What makes it difficult to lead startups into profitable businesses over time? Challenges, both external and internal to the company, are thrown at CEOs who often are responsible for every aspect of the startup being at the helm. For startups that have a great journey during its early years, many depend on their ideas and their ability to tap into a ‘unique opportunity’ that makes their offering new for customers. But such first-mover advantages often comes with its expiry date as startup markets remain extremely competitive and decentralized access to technology ensures that people with similar visions end up creating similar products. Once we look beyond the technological and capital aspect that funnels startups out during their early parts, managing teams and rallying talented employees towards a core vision emerges as a major challenge.
As the startup size grows and more people join in to build parts of the company in their vision, the task of the CEOs becomes even more varied and specific. They have to ensure that their budding company stays on track and its workforce remains tuned towards ensuring such alignment to organizational goals. This is why many startups choose to remain lean and often have small, effective teams of skilled individuals. But without the right set of leadership skills on the part of CEOs, even such a lean organizational culture might not be able to transform fledgling ideas into sustainable businesses.
Then what are these skills that hold the coveted to key unlocking the solution for leaders within startups? It is important to know that there isn’t a one-size-fits-solution towards managing startups. The context in which each operates can be greatly different owing to the complexity and dynamism within markets today. But many share similar traits
- The ability to balance long term and short term goals: While some entrepreneurs have a long-term vision for their companies and are focused on growing and scaling, many are focused on getting immediate funding, creating an early exit option and pushing for immediate gains. Thus, the toggle between building for legacy or the ‘next sell’ is one that many entrepreneurs struggle with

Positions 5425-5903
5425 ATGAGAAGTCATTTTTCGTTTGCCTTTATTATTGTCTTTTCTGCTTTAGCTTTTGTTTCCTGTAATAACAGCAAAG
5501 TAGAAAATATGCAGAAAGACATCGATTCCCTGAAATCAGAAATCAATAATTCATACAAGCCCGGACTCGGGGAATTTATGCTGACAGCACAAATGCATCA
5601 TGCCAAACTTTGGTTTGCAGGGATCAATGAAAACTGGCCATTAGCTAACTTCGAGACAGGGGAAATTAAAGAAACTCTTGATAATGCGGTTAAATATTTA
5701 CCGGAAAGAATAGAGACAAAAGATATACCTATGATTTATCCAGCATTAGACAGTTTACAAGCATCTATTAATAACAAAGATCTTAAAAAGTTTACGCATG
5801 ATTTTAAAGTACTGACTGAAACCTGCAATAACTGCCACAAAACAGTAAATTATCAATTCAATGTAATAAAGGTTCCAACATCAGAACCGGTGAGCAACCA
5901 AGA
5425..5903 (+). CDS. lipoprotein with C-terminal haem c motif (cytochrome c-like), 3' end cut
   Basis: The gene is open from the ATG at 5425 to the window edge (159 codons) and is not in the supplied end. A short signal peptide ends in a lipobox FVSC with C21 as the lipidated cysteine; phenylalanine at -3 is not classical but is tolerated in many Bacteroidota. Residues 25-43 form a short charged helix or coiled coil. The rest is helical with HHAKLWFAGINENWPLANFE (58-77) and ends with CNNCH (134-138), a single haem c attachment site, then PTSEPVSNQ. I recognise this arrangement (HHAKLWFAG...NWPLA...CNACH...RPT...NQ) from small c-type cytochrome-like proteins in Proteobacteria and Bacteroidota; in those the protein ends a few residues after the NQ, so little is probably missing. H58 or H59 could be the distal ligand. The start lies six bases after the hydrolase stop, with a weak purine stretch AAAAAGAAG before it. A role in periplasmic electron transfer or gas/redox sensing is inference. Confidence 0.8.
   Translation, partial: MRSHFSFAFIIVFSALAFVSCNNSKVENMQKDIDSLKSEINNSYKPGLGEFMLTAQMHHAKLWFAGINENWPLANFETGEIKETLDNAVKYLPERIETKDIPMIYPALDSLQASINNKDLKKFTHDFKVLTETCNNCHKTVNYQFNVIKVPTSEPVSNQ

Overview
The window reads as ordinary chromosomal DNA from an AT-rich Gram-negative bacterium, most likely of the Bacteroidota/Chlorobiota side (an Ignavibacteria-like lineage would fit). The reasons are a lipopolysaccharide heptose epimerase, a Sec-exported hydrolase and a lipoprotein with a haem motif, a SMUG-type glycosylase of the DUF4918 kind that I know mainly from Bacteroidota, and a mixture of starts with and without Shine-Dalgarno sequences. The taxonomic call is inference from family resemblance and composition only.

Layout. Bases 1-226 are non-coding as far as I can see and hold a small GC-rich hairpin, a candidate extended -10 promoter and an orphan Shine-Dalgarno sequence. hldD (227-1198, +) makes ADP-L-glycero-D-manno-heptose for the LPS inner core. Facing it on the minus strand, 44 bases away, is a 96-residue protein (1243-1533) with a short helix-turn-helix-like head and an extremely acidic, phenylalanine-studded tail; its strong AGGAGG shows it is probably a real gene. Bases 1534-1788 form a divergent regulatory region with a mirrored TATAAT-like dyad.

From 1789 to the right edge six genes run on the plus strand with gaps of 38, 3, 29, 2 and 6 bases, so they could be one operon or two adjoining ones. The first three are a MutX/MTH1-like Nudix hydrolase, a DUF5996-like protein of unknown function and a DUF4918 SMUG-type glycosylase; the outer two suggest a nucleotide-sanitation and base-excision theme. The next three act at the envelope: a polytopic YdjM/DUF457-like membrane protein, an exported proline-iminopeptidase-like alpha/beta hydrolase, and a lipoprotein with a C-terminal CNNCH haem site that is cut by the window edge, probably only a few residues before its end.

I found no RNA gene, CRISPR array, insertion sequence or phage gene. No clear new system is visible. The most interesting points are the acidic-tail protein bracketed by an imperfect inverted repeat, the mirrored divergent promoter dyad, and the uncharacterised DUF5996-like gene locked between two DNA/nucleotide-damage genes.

- Get teams to think outside the box: This must be one of the most overused terms within the business context in recent times, but often with the right reason. The ability to take risks and keep innovating proves critical in building profitable practices within startups who often run on very tight budgets and funds. Although leaders themselves are in charge of innovating, a startup that decentralizes innovation and motivates its teams to innovate is bound to better than a leader who does it solely on his own.
- A keen focus on creating value: CEOs across the startup landscape know this to be supremely important yardstick when it comes to leading their companies through newer ventures. But in the chaos that often ensues while managing startups, they often lose sight of what is important and what's not. Focusing on creating value can not only help startups stay on the right track often does more in terms of customer retention than spending heavily on marketing initiatives.
- Balancing decisiveness and self-awareness: Startup CEOs have to show high levels of self-awareness when it comes to decision making. Not every area might be under their expertise and in such places, listening and asking the right questions plays a far more important role than going ahead based on ‘intuition’. But it's also critical to temper such self-awareness with the need to be decisive and take timely decisions.
- Communication and engagement: CEOs often rate technology as the supreme driver of their business and often not without the right reason. But beyond a point, as the technological application becomes similar, it's often the quality and motivation level of people working within the startups that provide it the edge. Effective communication and engaging all levels of the startup, from contractual workers to leaders of different functions proves critical in leading startups.
Startups that falter in their journey to become a profitable business with a long term vision are often found wanting in the areas of having a constant focus on creating better customer value, engaging proactively with all its stakeholders, and fostering the ability to innovate. To delve deeper into such issues would be to look at how CEOs within such startups across sectors are unable to build and lead effective teams, often unable to guide them to achieve results across all these three core pillars.
Only once clear strategies on how to achieve these have been build can CEOs go on to develop their startups’ USP, build a powerful brand, boost customer retention. But to do that is a process of constant leadership where CEOs are required to focus on talent management practices more closely. An issue which is noted to grow with the size of the company.